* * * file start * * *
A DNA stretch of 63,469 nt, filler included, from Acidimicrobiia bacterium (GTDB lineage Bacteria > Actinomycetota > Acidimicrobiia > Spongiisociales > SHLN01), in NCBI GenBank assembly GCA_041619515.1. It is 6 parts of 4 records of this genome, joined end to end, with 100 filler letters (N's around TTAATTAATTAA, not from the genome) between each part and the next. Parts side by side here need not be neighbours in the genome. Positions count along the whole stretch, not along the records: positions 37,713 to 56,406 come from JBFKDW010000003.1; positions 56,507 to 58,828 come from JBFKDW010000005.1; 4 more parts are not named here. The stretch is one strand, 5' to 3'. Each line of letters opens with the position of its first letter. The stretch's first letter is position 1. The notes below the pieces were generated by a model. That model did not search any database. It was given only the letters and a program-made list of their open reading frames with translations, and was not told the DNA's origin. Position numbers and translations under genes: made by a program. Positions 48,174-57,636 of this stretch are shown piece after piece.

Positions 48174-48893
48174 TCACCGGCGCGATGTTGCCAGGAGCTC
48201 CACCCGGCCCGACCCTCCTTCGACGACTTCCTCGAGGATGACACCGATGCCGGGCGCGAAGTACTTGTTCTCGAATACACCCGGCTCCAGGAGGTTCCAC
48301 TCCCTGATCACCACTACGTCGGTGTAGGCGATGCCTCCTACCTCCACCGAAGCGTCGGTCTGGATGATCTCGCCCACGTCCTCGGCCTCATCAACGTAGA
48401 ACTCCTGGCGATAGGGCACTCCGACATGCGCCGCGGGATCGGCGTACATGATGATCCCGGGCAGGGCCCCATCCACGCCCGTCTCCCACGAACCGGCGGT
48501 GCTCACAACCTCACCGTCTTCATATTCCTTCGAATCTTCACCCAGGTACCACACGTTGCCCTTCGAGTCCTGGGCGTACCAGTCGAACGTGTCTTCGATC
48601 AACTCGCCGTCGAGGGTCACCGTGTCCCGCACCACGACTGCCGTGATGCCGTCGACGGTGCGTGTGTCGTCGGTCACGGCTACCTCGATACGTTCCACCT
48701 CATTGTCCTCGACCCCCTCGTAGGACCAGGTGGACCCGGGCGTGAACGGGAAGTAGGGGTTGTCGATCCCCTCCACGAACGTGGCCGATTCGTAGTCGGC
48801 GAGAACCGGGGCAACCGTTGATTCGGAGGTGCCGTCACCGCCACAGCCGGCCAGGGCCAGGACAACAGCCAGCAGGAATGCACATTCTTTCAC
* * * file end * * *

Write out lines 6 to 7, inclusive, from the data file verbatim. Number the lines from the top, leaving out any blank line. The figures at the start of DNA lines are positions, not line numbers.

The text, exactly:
48401 ACTCCTGGCGATAGGGCACTCCGACATGCGCCGCGGGATCGGCGTACATGATGATCCCGGGCAGGGCCCCATCCACGCCCGTCTCCCACGAACCGGCGGT
48501 GCTCACAACCTCACCGTCTTCATATTCCTTCGAATCTTCACCCAGGTACCACACGTTGCCCTTCGAGTCCTGGGCGTACCAGTCGAACGTGTCTTCGATC